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By Ellie Baublitz and Ellie Baublitz,Staff writer | January 16, 1991
With deadlines looming for a projected opening date, the developers of a Victorian restaurant in the town's 106-year-old train depot got a reprieve from the Maryland Historic Trust yesterday on an easement problem that has plagued the project for months.Jack Saum of Eldersburg and Charlie Cullum of New Windsor, the restaurant's developers, have been unable to restore a section of the building's outside platform due to easement constraints placed on it by the trust."We were going to restore the platform, but the trust indicated we couldn't do that because a portion of our platform is 6 inches higher than the original, and they're requesting we lower it," Saum said.
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SPORTS
By Ryan Bacic, The Baltimore Sun | July 12, 2014
The North and South squads entered Saturday afternoon's Under Armour All-America Lacrosse Classic tied at 4 wins all-time. Maybe it was only fitting, then, that the ninth edition went to overtime. The South, which trailed by as many as seven goals at Towson University's Johnny Unitas Stadium, didn't lead for a single second of regulation Saturday, but it got a goal from Sykesville's Mikey Wynne just 49 seconds into the extra frame to seal the 17-16 comeback win. "We had a ton of confidence," Wynne, a Notre Dame recruit, said afterward.
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NEWS
By Michael Dresser and Michael Dresser,SUN STAFF | December 21, 2001
The state public defender's office says that it deliberately underestimated its funding needs in recent years in an effort to stay within the Glendening administration's "unrealistic" spending constraints. In a reply to a critical report by legislative auditors, the agency acknowledges under-budgeting in some areas while using an "artificially high" estimate of staff turnover to hold down its budget requests. The result, according to auditors, is that the agency has consistently been unable to operate within the budget enacted by the General Assembly.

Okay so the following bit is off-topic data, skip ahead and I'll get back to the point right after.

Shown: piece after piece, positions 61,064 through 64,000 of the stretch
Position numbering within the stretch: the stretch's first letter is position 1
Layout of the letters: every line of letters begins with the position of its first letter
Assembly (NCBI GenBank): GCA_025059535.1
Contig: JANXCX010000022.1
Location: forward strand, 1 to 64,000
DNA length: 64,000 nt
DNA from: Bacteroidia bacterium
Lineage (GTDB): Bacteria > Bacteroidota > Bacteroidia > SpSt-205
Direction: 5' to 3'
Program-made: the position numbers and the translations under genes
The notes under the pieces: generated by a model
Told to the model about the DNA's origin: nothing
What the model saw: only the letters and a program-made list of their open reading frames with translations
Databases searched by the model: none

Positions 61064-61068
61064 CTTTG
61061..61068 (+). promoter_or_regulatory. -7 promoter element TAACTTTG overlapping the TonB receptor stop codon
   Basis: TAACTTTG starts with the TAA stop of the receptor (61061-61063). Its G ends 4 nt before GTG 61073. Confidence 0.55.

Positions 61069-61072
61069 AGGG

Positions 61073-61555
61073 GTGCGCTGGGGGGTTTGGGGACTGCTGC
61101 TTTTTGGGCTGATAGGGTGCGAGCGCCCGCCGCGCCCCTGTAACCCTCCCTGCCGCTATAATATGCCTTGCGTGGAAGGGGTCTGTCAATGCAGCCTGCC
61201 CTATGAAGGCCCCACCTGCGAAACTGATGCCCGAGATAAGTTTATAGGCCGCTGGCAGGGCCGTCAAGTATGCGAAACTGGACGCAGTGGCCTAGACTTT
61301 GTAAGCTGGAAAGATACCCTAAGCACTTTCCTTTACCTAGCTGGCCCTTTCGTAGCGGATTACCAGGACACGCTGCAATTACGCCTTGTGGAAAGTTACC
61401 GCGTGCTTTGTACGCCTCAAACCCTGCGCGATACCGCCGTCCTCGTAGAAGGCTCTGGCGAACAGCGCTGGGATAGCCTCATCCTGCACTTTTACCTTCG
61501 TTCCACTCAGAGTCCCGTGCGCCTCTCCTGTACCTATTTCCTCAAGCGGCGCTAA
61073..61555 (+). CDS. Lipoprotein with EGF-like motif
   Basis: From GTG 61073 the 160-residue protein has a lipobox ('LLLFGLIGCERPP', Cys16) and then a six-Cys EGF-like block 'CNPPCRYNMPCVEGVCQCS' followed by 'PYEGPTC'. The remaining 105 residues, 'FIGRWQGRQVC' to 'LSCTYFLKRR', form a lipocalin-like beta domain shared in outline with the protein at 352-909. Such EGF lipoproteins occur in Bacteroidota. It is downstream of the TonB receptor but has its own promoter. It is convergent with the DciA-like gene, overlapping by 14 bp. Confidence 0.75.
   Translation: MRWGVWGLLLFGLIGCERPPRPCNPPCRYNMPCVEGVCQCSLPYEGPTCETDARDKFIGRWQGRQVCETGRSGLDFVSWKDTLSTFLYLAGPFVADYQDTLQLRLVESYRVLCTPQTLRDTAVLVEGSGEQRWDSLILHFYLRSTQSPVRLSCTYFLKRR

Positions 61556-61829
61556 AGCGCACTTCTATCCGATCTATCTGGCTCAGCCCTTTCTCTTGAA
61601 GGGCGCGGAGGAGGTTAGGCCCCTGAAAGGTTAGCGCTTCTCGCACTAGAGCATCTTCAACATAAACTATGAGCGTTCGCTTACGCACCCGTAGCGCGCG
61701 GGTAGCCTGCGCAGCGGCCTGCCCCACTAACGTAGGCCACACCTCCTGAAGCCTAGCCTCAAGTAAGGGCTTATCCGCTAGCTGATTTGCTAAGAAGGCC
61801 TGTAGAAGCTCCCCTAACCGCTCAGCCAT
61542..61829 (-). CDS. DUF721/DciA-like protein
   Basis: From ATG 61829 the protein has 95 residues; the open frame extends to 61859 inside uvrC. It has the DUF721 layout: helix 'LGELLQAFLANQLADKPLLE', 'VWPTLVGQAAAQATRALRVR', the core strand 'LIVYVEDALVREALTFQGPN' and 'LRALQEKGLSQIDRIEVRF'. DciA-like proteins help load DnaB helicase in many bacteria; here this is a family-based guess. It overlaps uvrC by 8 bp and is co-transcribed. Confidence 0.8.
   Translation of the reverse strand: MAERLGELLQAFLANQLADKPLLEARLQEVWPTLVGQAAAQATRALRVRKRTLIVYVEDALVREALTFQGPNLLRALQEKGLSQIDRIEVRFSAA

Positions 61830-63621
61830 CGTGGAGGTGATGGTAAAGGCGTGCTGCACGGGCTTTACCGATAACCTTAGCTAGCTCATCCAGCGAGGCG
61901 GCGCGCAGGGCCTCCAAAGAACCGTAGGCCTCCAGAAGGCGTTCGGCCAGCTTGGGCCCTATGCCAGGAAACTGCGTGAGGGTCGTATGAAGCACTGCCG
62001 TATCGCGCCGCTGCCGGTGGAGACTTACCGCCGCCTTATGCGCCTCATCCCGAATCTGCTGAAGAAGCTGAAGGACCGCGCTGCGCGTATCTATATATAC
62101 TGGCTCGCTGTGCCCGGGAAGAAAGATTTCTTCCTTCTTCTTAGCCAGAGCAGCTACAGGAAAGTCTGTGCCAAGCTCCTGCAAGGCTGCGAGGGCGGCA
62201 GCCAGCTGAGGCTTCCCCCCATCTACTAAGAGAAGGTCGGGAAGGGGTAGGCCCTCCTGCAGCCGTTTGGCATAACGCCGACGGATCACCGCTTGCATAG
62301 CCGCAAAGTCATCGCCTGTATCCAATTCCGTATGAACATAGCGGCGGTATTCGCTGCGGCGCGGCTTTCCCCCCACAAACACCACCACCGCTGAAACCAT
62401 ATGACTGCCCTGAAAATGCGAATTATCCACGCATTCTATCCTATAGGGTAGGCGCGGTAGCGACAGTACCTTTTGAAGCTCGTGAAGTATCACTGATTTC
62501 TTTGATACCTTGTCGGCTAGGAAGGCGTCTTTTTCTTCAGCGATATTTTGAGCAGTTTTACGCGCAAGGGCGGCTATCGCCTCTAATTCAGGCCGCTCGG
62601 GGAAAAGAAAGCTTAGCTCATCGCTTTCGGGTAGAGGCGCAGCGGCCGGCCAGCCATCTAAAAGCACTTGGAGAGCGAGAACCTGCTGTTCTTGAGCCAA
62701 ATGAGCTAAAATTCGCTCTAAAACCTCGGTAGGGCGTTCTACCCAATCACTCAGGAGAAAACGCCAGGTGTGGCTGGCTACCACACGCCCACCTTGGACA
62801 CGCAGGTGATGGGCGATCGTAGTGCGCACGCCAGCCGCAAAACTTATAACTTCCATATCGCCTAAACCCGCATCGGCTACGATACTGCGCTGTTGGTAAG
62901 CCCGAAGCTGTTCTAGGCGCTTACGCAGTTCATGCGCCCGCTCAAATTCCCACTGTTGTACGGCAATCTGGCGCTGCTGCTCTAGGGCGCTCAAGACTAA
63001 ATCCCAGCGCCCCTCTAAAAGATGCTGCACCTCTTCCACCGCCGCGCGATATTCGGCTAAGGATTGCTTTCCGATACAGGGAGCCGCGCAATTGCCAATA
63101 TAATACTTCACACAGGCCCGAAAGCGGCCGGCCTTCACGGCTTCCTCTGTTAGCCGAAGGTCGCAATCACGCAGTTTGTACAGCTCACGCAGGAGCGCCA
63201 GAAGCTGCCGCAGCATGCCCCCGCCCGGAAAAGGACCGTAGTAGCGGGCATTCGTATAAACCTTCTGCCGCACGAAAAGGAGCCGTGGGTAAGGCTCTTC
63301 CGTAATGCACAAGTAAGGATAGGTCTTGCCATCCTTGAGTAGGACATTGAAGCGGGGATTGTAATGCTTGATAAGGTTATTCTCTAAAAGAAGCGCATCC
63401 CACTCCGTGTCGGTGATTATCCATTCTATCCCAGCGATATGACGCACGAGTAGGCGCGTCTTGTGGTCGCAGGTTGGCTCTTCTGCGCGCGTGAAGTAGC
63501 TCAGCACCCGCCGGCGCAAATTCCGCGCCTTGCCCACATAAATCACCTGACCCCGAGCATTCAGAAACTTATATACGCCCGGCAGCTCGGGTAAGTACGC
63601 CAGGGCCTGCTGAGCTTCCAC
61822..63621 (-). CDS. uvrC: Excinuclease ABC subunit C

NEWS
By Scott Calvert, The Baltimore Sun | August 1, 2013
The city is looking for ways to ease the property tax burden on hundreds of homeowners who received unexpectedly high bills last month, officials said, as Baltimore reckons with past errors in a popular credit for historic renovations. The tax increases, which can be in the hundreds or thousands of dollars, have hit more than 300 people who had been underpaying because of miscalculations. Henry J. Raymond, deputy director of the Finance Department, cautioned that the city's options are limited.
NEWS
May 28, 1995
Space constraints caused by the expansion of our books coverage have made it necessary for us to adjust our lineup of crossword puzzles.The Sun Crossword, normally found on this page, has been moved into The Sun Magazine, where it can be found today on page 18. The New York Times puzzle will continue to run every Sunday in Perspective. The puzzle that formerly ran in The Sun Magazine has been discontinued.
NEWS
By WILLIAM PFAFF | April 1, 1993
Paris.--The critical importance of institutions to political stability is evident in three cases in the headlines at this moment: the Russian, French and Italian.What is most striking about the convoluted political conflict that has gone on in Moscow, pitting Boris Yeltsin against a parliament led by its speaker, Russian I. Khasbulatov, is that it has taken place almost entirely within the fragile political and judicial institutions of Russia today.It has only briefly and tentatively gone to the street -- and drawn back.
NEWS
May 2, 2001
THE IDEA made perfect sense. Baltimore and Howard counties were building high schools. Why not share designs and contain costs, especially at a time when construction prices are rising astronomically? A school for 1,500 students cost $24 million just two years ago; it could total $40 million this year. Construction prices are soaring as the demand for quality contractors and building material far exceeds the supply. Each year, the state's Interagency Committee for State Public School Construction estimates the square-foot price of building and renovating schools.